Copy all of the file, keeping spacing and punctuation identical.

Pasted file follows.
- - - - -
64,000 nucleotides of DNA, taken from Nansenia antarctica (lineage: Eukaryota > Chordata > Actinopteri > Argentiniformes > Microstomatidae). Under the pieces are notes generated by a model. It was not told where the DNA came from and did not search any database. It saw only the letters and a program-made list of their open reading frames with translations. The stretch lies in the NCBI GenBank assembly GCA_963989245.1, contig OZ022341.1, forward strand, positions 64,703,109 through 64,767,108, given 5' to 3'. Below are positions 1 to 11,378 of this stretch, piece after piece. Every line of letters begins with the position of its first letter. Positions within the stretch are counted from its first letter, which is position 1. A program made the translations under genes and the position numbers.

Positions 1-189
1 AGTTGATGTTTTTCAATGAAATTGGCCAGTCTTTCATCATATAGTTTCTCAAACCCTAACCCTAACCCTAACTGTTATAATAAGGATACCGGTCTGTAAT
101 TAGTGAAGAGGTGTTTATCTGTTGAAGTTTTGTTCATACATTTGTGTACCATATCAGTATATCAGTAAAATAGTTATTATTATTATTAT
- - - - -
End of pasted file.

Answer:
64,000 nucleotides of DNA, taken from Nansenia antarctica (lineage: Eukaryota > Chordata > Actinopteri > Argentiniformes > Microstomatidae). Under the pieces are notes generated by a model. It was not told where the DNA came from and did not search any database. It saw only the letters and a program-made list of their open reading frames with translations. The stretch lies in the NCBI GenBank assembly GCA_963989245.1, contig OZ022341.1, forward strand, positions 64,703,109 through 64,767,108, given 5' to 3'. Below are positions 1 to 11,378 of this stretch, piece after piece. Every line of letters begins with the position of its first letter. Positions within the stretch are counted from its first letter, which is position 1. A program made the translations under genes and the position numbers.

Positions 1-189
1 AGTTGATGTTTTTCAATGAAATTGGCCAGTCTTTCATCATATAGTTTCTCAAACCCTAACCCTAACCCTAACTGTTATAATAAGGATACCGGTCTGTAAT
101 TAGTGAAGAGGTGTTTATCTGTTGAAGTTTTGTTCATACATTTGTGTACCATATCAGTATATCAGTAAAATAGTTATTATTATTATTAT